Playing! In all contexts would it be behind the mixer or instruments, at home, with friends, on stage ...

What horrifies you in the studio?
The time / money factor! There's never enough time in the studio!

When not tinkering with dubs, what do you prefer to do?
Playing trumpet! Tweaking synths!

What is the current health status of dub?
Dub and music in general knows no illness. In todays world where musical vividness tends to be measured in financial success, talking about health of a style makes little sense. Money is at the root of all evil and it affects music as everything else.

How do you see the future of dub?
It will still be there in fifty years because Dub artists have experimentation in the blood. So I guess it will keep on and on, mixing with other styles.

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Interview

19 questions to: Dub Spencer & Trance Hill

Your name: Philipp Greter (keyboardist and producer of Dub Spencer & Trance Hill)
You live in: Lucerne (Switzerland)
Title of your last album: William S. Burroughs IN DUB - conducted by Dub Spencer & Trance Hill (Echo Beach 2014)

What is your definition of Dub?
The following characteristics define for me "Dub"
• off-beat feeling
• no clear song structures
• played very reduced
• Little or no singing
• Enriched with effects, so that the listener can immerse himself in the music.
The real environment can sometimes rapture. I love it when, while listening, one suddenly doubts whether a sound is coming from the speakers or whether it comes from a chirping bird on the windowsill.

What about a good one Dub indispensable?
A deep, warm bass sound.

What distinguishes a good from a bad Dub?
You should hear the handwriting of the producer or the band. Therein lies the difficulty and the art. There are many Dub-Tracks that sound just too random.

How would you your Dub-Describe style?
As I did above the "Dub“With a psychedelic twist. The distorted guitar sound of Markus Meier, which is actually in the Dub rather atypical and rare. Furthermore, the absolutely deep bass sound of Marcel Stalder and the virtuosity of the drummer Julian Dillier.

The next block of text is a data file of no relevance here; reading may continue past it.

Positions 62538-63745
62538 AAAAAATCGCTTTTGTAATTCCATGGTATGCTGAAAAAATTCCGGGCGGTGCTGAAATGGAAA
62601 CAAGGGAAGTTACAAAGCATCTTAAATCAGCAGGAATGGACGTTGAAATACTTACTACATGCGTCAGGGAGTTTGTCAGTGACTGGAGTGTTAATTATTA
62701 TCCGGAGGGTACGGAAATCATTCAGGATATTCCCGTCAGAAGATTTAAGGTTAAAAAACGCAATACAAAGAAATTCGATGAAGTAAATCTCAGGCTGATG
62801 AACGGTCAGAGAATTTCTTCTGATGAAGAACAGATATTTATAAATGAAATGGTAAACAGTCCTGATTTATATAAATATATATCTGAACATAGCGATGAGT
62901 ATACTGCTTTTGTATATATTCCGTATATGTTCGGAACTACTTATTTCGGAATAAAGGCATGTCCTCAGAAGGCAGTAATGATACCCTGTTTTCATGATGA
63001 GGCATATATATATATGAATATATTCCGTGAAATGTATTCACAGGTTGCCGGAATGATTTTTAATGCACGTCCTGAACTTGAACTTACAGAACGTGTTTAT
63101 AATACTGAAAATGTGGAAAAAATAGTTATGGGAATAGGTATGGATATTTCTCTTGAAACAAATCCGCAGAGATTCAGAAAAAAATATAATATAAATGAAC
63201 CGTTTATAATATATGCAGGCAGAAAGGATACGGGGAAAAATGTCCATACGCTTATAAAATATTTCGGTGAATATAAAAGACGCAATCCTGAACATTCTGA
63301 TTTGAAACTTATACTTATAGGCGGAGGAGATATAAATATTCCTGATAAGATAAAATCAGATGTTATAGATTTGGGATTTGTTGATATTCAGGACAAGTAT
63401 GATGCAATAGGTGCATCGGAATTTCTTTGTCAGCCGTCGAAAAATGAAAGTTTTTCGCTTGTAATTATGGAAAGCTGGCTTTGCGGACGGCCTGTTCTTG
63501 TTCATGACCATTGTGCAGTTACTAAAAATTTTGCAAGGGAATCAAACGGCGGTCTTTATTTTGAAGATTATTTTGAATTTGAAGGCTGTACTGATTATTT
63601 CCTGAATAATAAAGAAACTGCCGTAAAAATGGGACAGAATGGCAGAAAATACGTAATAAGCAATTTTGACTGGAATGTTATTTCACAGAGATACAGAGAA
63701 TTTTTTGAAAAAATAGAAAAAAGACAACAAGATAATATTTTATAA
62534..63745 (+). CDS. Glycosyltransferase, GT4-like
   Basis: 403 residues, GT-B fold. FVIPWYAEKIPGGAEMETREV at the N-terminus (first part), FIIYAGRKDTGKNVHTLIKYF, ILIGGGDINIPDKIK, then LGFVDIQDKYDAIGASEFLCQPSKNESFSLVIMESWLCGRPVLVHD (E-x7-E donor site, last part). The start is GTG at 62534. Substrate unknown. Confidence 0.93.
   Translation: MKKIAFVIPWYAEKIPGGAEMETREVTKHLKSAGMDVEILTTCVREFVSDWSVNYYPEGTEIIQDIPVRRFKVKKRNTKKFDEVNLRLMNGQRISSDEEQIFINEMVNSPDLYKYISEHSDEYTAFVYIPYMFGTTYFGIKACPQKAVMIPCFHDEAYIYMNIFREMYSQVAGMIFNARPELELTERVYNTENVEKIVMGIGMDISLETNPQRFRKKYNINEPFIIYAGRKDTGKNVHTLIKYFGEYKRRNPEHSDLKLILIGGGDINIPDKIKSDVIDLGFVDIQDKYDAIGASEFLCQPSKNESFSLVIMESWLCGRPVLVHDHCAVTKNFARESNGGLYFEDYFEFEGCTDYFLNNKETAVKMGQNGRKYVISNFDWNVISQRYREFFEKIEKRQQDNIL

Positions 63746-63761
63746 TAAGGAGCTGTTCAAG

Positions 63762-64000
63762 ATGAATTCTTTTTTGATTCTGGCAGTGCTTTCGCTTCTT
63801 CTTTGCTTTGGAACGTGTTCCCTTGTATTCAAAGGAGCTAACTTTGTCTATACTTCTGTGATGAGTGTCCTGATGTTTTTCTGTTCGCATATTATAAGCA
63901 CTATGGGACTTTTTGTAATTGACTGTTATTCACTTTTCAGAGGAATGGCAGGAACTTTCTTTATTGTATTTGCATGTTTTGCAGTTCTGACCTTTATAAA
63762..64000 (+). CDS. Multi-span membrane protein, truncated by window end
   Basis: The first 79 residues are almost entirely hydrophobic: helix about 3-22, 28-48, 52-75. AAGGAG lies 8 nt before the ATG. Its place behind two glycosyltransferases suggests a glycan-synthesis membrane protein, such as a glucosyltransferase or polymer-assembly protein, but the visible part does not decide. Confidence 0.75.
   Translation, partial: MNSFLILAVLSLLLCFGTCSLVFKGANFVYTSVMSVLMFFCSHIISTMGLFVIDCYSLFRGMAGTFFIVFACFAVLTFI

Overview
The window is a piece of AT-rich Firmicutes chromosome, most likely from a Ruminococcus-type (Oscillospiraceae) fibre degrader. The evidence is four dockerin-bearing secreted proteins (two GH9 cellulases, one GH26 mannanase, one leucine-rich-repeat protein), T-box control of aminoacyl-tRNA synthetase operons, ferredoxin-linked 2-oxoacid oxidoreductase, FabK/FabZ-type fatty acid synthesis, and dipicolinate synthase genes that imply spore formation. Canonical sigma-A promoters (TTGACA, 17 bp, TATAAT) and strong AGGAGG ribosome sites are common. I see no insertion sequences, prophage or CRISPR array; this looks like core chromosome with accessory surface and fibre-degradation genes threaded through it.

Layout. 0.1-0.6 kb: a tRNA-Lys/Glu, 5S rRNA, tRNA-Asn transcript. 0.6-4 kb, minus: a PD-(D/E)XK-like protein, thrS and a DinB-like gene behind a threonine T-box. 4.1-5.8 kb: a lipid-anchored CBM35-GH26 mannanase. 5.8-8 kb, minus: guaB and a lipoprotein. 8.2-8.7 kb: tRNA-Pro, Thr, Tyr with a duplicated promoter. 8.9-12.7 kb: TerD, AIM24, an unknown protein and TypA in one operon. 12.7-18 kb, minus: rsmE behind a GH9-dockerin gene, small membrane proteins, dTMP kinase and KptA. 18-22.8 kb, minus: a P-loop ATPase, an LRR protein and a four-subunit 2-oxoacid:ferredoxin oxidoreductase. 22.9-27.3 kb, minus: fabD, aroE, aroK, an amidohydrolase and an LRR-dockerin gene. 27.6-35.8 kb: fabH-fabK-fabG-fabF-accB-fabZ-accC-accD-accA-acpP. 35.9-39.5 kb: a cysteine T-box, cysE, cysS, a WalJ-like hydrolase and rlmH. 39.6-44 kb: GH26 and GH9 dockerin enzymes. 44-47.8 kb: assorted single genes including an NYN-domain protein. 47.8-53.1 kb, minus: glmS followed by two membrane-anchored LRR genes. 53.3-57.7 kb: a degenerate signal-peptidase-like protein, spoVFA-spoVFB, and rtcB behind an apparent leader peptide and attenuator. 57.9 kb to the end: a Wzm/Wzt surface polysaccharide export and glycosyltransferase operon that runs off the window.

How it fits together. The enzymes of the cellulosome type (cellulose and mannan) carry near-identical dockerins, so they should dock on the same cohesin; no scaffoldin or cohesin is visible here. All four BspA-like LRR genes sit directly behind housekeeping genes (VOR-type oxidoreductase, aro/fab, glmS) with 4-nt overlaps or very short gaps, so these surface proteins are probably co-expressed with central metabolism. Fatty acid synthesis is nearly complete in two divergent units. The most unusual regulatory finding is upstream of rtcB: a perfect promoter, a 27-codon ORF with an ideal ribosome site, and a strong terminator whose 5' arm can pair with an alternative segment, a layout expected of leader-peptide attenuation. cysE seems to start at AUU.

How does the creation process of a typical Dub-Tracks from you guys?
We play everything live and together in day and night-long recording sessions. The material is then passed through the Dubwolf shot (it's in my little home studio at home). And already done.

When are you with one of you produced Dub satisfied?
Well, that's one of the things ... If it sounds good to my ears, I'm happy. Usually only when the date has come to deliver the material ;-)

What are your personal Dub-Top 5 albums?
Augustus Pablo and King Tubby: Rockers meets King Tubby in a Firehouse
The Upsetters: Blackboard Jungle Dub
Jackie Mittoo: Champion in the arena
Rhythm & Sound: The Versions
Trentemøller: The last resort
Understood: There are hundreds of others who belong here too ...

Who is the greatest for you Dub-Artist of all time?
King Tubby. Co-inventor of the Dub. With the limited resources available to him, he conjured up great recordings!

And who is currently the most interesting Dub-Artist?
Umberto Echo. Live at the mixer and as a studio producer. Absolute cream! That's why we love working with him so much (he is of course an exceptionally fine guy too ;-).

What is the musically most interesting decade for you? Why?